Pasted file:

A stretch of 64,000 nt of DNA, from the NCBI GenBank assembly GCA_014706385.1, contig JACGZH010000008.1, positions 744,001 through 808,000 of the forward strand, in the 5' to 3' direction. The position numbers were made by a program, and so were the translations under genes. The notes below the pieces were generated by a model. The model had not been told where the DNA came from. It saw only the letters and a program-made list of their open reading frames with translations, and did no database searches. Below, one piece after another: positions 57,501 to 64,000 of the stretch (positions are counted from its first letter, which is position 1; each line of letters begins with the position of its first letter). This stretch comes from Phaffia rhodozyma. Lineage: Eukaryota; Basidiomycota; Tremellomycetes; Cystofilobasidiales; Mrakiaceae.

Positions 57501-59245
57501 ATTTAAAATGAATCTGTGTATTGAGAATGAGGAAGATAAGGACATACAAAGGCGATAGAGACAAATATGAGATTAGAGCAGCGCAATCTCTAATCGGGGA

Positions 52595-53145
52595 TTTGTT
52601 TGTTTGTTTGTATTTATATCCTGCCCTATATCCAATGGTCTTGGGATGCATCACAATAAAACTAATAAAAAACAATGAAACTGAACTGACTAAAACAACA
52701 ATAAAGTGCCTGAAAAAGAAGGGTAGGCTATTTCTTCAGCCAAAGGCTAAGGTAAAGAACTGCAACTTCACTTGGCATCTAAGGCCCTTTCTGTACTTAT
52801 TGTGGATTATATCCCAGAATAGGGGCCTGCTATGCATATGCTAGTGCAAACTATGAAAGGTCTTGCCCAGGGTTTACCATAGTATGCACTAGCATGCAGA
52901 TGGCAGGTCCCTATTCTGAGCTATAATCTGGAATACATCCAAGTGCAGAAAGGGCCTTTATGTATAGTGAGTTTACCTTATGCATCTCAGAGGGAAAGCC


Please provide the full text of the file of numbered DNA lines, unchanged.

A stretch of 64,000 nt of DNA, from the NCBI GenBank assembly GCA_014706385.1, contig JACGZH010000008.1, positions 744,001 through 808,000 of the forward strand, in the 5' to 3' direction. The position numbers were made by a program, and so were the translations under genes. The notes below the pieces were generated by a model. The model had not been told where the DNA came from. It saw only the letters and a program-made list of their open reading frames with translations, and did no database searches. Below, one piece after another: positions 57,501 to 64,000 of the stretch (positions are counted from its first letter, which is position 1; each line of letters begins with the position of its first letter). This stretch comes from Phaffia rhodozyma. Lineage: Eukaryota; Basidiomycota; Tremellomycetes; Cystofilobasidiales; Mrakiaceae.

Positions 57501-59245
57501 ATTTAAAATGAATCTGTGTATTGAGAATGAGGAAGATAAGGACATACAAAGGCGATAGAGACAAATATGAGATTAGAGCAGCGCAATCTCTAATCGGGGA

Positions 52595-53145
52595 TTTGTT
52601 TGTTTGTTTGTATTTATATCCTGCCCTATATCCAATGGTCTTGGGATGCATCACAATAAAACTAATAAAAAACAATGAAACTGAACTGACTAAAACAACA
52701 ATAAAGTGCCTGAAAAAGAAGGGTAGGCTATTTCTTCAGCCAAAGGCTAAGGTAAAGAACTGCAACTTCACTTGGCATCTAAGGCCCTTTCTGTACTTAT
52801 TGTGGATTATATCCCAGAATAGGGGCCTGCTATGCATATGCTAGTGCAAACTATGAAAGGTCTTGCCCAGGGTTTACCATAGTATGCACTAGCATGCAGA
52901 TGGCAGGTCCCTATTCTGAGCTATAATCTGGAATACATCCAAGTGCAGAAAGGGCCTTTATGTATAGTGAGTTTACCTTATGCATCTCAGAGGGAAAGCC